Cincinnati Edition

Monday – Friday at 1:00 pm

Cincinnati Edition covers topics from regional government to business, education, health, technology and the arts.

You can join the discussion with decision-makers, authors, and voices from around the region and beyond by calling 513 419-7100, emailing talk@wvxu.org, and messaging through Facebook and Twitter.

Support for Cincinnati Edition comes from  The Johnson Foundation and The Carol Ann and Ralph V. Haile Jr. / US Bank Foundation.

Bill Rinehart/WVXU

Parker Academy once stood as a fully integrated schoolhouse in Clermont County in the 19th century, founded by abolitionist James Parker. A team of NKU students and professors went on an archeological dig at the site of the school.

  

Most people know, or think they know, the story of Wilbur and Orville Wright, the two bicycle mechanics from Dayton, Ohio who taught the world to fly.

Ann Thompson / WVXU

Inside a nondescript Loveland building, AMP Electric Vehicles is putting the finishing touches on the electric delivery trucks it’s building for United Parcel Service.  The U.S. Post Office might be the next customer.

UPS has ordered 18 of them for its Houston market and AMP CEO Steve Burns is trying to convince them to buy more of the electric trucks.

The electric truck

Innovation is critical to the success of a business, or an individual, coming up with a new product, service, method or procedure. And we’'ve all heard the cliché regarding innovation, that it requires thinking outside the box.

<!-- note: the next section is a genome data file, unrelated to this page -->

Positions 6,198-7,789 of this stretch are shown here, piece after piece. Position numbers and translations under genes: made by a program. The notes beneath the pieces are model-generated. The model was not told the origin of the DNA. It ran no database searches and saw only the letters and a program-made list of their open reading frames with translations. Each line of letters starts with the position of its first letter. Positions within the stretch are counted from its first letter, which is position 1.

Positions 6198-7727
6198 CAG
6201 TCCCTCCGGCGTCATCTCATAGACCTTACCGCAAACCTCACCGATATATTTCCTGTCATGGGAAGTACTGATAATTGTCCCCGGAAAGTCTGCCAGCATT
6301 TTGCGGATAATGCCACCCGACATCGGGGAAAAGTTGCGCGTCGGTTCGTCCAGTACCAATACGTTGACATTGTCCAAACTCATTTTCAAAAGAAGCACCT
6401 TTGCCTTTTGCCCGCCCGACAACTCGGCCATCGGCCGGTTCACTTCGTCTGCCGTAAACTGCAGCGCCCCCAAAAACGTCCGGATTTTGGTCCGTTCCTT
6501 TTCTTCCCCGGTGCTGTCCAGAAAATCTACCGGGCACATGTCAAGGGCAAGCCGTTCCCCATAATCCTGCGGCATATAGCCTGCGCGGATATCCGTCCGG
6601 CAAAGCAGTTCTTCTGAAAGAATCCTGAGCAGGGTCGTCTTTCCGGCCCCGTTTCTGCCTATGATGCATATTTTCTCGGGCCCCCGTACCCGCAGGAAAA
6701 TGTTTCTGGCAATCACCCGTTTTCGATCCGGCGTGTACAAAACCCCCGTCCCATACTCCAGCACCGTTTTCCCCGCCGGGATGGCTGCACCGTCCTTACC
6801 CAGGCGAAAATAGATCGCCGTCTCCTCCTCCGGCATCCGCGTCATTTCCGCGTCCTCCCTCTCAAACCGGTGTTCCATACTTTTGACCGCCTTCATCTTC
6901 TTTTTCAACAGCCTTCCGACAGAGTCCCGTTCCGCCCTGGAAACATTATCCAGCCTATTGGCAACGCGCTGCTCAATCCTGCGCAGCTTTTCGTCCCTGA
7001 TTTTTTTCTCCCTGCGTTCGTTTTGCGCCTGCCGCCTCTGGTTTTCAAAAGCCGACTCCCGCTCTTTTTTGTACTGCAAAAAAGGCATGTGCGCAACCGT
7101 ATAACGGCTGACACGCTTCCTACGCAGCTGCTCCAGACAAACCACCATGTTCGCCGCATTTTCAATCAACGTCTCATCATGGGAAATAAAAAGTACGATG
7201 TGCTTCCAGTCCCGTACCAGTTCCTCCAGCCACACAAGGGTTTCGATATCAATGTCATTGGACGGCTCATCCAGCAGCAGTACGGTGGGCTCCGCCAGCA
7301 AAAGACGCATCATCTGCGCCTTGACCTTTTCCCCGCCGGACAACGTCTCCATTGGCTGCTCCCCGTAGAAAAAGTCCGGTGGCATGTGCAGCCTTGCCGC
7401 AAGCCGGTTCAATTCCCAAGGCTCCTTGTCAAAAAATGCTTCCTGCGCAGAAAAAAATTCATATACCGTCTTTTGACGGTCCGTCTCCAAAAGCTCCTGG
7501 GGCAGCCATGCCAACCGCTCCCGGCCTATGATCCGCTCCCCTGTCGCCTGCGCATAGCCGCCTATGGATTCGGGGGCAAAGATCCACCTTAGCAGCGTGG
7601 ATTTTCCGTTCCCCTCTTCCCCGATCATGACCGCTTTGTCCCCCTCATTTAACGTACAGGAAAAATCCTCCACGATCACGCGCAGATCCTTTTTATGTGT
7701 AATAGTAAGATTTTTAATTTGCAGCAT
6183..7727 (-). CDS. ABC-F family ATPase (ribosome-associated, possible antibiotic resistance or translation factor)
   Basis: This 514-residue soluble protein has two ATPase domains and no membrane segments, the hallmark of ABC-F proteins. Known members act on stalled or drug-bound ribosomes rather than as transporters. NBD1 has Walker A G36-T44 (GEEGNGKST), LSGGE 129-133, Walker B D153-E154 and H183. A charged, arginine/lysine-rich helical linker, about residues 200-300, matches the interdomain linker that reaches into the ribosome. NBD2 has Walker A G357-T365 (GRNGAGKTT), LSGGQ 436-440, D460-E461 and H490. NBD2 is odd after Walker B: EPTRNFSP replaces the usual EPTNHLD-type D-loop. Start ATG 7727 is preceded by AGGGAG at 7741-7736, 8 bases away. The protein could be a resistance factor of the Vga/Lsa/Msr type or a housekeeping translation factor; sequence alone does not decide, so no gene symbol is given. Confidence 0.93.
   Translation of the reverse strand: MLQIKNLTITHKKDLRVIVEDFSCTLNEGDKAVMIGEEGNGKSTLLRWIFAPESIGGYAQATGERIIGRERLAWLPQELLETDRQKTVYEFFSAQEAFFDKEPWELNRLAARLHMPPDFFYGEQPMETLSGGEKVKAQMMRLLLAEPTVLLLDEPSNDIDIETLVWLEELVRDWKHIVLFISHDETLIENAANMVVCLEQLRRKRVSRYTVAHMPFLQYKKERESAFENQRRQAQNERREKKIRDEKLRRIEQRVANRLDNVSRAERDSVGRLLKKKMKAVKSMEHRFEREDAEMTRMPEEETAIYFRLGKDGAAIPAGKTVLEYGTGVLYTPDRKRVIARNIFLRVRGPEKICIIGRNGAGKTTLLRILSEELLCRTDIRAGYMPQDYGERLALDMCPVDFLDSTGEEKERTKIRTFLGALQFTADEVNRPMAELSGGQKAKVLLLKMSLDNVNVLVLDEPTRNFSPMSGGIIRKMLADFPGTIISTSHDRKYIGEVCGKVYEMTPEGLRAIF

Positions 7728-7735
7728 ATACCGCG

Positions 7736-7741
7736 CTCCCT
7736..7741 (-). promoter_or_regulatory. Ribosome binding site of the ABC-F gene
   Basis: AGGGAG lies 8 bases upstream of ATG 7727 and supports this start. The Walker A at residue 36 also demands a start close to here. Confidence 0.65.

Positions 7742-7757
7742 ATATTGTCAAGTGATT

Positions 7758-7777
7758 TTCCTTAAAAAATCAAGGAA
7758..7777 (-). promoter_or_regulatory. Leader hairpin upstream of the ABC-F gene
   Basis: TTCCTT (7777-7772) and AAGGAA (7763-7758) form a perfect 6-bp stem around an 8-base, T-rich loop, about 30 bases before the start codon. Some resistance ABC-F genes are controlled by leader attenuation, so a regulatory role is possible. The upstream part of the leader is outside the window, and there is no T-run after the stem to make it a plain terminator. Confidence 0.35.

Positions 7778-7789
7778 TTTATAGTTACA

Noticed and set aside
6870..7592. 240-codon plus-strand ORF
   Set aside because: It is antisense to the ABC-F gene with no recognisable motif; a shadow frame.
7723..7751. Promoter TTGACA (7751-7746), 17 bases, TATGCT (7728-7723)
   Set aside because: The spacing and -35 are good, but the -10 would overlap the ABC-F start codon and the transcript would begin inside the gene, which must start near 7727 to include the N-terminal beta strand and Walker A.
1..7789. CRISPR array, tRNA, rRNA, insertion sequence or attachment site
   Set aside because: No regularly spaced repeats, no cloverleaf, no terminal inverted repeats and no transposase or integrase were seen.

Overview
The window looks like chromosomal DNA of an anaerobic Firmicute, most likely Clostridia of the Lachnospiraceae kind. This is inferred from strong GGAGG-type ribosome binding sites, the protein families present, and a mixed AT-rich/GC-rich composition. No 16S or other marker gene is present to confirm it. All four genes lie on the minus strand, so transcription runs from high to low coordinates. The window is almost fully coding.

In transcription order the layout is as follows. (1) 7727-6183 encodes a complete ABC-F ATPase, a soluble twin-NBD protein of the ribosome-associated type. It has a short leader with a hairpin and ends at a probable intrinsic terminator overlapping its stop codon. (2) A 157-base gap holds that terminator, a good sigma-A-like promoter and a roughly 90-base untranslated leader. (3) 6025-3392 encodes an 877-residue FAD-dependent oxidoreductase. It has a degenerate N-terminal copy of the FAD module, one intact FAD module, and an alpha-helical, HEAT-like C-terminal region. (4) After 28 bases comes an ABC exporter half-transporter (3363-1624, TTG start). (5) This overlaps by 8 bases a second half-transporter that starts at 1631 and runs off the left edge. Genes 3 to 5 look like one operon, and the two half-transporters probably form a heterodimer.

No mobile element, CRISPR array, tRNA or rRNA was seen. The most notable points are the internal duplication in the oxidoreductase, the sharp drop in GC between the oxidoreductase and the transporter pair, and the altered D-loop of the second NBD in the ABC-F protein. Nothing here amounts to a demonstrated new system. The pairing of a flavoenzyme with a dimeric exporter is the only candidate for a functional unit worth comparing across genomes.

WVXU, WMUB and NPR listeners wake up to his voice each weekday. Steve Inskeep is co-host of NPR’ Morning Edition, the most widely heard radio news program in the United States. His investigative journalism has received the Edward R. Murrow Award, the Robert F. Kennedy journalism award, and the Alfred I. Dupont award. He is also the author of a new book, “Jacksonland,” and is in town for a book signing tonight at Joseph Beth Booksellers. He was in our studio earlier to talk about the book and his career as a reporter.

Last weekend, filmmakers from all over the Cincinnati area competed to see who could make the best short film in only 48 hours. Premiere screenings of the films from the Cincinnati 48 Hour Film Project will be held June 7 at Thompson House, and the winner will go up against movies from around the world.

Suits That Rock will return to The Carnegie’s Otto M. Budig Theatre stage for the 8th annual Suits That Rock concert on June 20 and 27. The event features forty local business and community leaders with a passion for music who gather each year to drop their briefcases and pick up their microphones and benefit youth education at The Carnegie.

In what often seems like a long time ago in a galaxy far away, going to summer camp meant hiking, fishing, maybe learning how to tie knots. Fortunately those camps still exist, but along with them today are programs for kids who want to learn about digital journalism, JAVA game programming, Aeronautics, and other science and math based subjects.

The recent scandal involving FIFA, the Fédération Internationale de Football Association might be leading newscasts, but it should not overshadow the 2015 FIFA Women'’s World Cup Games about to begin in Canada. While America was late to the game of soccer, it continues to grow in popularity.

by Scott Beseler, provided by Soapbox Media

    

Greater Cincinnati is blessed with a wealth of interesting buildings, featuring a variety of architectural styles, including many beautiful structures that originally served as houses of worship. Local writer and WVXU contributor Rick Pender took a look at some of those old buildings, now serving a much different purpose, in an article published by Soapbox Media.

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